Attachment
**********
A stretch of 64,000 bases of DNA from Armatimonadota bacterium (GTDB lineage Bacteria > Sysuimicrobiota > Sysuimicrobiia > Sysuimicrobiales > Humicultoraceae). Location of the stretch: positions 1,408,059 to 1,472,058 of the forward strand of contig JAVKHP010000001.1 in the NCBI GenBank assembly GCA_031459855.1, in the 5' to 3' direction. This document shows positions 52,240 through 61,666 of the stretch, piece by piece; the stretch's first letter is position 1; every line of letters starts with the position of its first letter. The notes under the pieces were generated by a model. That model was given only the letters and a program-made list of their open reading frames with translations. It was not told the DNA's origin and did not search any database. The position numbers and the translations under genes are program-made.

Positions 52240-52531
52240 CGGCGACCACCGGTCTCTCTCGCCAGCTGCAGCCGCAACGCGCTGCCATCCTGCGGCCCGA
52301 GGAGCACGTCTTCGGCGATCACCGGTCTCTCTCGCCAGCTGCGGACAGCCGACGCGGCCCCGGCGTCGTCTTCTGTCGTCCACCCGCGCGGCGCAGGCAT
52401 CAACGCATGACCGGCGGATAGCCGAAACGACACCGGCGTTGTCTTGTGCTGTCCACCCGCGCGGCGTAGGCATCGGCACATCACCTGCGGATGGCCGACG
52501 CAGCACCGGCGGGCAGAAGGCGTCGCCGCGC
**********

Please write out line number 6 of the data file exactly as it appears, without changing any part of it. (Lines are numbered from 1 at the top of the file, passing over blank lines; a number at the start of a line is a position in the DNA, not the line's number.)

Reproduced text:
52501 CAGCACCGGCGGGCAGAAGGCGTCGCCGCGC